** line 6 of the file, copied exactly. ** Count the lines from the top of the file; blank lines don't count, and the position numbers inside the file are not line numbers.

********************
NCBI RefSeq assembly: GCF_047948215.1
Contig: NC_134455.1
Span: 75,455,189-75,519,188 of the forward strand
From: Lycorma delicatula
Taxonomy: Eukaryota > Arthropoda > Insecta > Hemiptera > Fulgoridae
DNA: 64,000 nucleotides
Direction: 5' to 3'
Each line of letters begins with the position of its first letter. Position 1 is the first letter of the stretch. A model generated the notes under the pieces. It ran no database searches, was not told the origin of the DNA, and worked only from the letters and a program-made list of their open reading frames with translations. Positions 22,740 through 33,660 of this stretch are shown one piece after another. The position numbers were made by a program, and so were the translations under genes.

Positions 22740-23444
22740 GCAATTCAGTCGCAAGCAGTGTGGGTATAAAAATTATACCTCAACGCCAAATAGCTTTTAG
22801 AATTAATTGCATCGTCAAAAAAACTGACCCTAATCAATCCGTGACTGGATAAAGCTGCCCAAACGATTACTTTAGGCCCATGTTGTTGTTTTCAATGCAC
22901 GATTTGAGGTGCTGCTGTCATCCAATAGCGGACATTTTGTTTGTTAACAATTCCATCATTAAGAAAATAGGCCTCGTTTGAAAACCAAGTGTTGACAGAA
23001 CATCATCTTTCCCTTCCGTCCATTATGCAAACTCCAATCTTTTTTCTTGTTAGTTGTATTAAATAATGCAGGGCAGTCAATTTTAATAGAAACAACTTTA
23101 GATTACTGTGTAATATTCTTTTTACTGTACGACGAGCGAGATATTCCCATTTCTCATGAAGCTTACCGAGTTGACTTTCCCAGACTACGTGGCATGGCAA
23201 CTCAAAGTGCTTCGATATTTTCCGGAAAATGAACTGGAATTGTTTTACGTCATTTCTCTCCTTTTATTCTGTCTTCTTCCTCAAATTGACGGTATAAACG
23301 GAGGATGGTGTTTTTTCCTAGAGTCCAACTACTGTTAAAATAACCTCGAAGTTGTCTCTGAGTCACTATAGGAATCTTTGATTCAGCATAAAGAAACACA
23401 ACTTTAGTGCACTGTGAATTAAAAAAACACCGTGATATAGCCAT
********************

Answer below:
DNA: 64,000 nucleotides